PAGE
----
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Home / Tips and Tricks / How to Remove Old Images from the Lock Screen History of Windows 10

How to Remove Old Images from the Lock Screen History of Windows 10



Windows 10 lets you customize the look of the lock screen with personalized pictures in the Settings app. It also stores the last five images you have used. If you do not like one of the standard images in the history or you want to reboot, you can remove them from the suggested images.

Your lock screen history in the Settings app shows five images that Windows randomly picks from a hidden folder on your system. These images contain all the images you previously used as the lock screen background.

By default, Windows displays the five most recently used pictures so you can add new pictures to remove old ones from the suggestions. The problem is that these images still exist in the folder with locked images and sometimes Windows will get confused and not just show the latest images.

There is a possibility to remove these images. However, you have to jump through a few hoops.

The first tire involves finding the right folder. Windows stores all these images in the following location:

  C:  ProgramData  Microsoft  Windows  SystemData   User_Account_Security_Identifier   ReadOnly 

The User_Account_Security_Identifier part of this path is different for each. Each user account on the computer has a different Security Identifier (SID). To find yours, start the Command Prompt or PowerShell and type the following command at the command prompt:

  whoami / user 

Note: The SID is much longer as what is shown in the picture above. We have masked most of us because, well, it's a Identification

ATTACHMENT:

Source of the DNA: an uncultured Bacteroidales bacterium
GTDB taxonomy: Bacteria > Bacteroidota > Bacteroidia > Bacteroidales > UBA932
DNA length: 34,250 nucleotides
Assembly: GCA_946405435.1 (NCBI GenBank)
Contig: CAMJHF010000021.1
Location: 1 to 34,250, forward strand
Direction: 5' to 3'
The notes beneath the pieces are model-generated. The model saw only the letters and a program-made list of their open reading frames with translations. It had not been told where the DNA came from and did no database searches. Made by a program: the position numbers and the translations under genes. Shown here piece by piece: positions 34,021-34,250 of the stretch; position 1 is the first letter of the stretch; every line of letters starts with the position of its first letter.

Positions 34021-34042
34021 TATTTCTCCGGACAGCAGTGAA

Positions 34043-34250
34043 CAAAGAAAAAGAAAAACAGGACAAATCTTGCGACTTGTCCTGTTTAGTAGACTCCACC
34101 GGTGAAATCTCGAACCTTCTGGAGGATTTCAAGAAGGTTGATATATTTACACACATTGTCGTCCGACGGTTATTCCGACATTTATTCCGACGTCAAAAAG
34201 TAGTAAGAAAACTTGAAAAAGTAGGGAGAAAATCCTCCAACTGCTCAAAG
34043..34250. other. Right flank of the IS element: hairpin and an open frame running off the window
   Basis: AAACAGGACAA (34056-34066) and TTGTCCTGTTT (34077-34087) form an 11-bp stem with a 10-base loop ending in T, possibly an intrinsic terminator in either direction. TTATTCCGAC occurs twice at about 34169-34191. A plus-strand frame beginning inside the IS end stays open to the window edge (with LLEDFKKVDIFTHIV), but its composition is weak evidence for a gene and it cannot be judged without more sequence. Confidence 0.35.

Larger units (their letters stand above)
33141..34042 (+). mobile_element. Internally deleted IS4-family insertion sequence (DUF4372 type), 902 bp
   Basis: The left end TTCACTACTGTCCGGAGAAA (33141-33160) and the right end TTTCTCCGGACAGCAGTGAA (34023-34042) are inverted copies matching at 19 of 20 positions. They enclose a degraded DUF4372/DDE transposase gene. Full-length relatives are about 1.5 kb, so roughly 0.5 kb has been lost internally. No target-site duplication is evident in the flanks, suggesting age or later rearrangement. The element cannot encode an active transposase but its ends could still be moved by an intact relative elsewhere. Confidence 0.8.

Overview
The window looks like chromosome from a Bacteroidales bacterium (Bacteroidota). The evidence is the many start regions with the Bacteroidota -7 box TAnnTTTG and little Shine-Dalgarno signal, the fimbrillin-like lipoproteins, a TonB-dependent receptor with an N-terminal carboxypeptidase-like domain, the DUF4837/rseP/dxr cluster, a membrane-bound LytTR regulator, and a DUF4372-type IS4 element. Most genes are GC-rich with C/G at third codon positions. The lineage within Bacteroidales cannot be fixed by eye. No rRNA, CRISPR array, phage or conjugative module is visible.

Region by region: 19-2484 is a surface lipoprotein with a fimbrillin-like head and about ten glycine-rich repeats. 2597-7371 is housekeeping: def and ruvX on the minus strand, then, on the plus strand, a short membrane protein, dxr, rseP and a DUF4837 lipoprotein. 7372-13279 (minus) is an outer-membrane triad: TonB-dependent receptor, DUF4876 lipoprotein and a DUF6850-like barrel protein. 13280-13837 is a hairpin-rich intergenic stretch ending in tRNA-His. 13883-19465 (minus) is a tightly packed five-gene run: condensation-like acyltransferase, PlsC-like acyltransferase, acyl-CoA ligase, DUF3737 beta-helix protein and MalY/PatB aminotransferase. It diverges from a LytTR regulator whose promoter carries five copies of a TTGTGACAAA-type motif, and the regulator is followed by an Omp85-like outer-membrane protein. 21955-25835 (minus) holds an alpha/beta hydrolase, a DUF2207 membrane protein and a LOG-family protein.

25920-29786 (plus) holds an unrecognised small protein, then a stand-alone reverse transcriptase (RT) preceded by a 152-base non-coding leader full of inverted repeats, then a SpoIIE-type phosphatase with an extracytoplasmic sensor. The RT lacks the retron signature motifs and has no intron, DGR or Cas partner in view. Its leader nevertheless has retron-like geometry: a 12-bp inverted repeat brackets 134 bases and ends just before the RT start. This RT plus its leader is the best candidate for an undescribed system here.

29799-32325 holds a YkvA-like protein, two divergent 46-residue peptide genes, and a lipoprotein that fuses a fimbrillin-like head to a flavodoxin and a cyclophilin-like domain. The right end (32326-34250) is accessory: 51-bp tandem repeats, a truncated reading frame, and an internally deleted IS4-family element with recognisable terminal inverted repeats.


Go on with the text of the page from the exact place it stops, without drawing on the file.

Now comes the second hoop you have to jump through. Once you have the SID, you can navigate to the right folder. However, the system data folder is protected by Windows. If you try to open it, you will see this message.

And if you click on the "Next" button, you will get it next.

To fix this, you must inherit the system data folder (making sure that you select the option to replace all child object permissions so that you also copy the subfolders). If you are unfamiliar with this process, it is not hard to do, but there are several steps to the process. Take a look at our guide to owning a folder in Windows, take ownership of the System Data folder, and then follow the steps here

RELATED: How to Take Ownership of Files and Folders in Windows

Now you know the folder you want and you have taken the system data folder; There is nothing left in your way. Open the folder and you will see some subfolders in it. Open the folder that corresponds to your SID, and then open the ReadOnly folder.

Now you should see a bunch of folders whose names begin with "LockScreen_" and end with different letters. Each of these folders contains an image in your lock screen history.

Open any folder to check the images in it. Each folder contains four different resolutions of the same image – the original and three miniature versions. If the image is one you want to get rid of, click on any folder to make sure it's the one you want to get rid of.

If the image is one you want to get rid of, make sure you save the "ReadOnly" folder and delete the folder containing the images you do not want. If you want to delete all previous lock screens, delete all folders "LockScreen_ x ".

That's all. After you delete the images from this folder, they will be removed from history in the Settings app. You may need to close and reopen the settings for it to be updated. Windows only displays its default images on the Settings page and creates additional folders in that SID folder as you add more lock screens.

It's a lot more complicated than it needs to be for such a small thing, but at least you can do it if you want.


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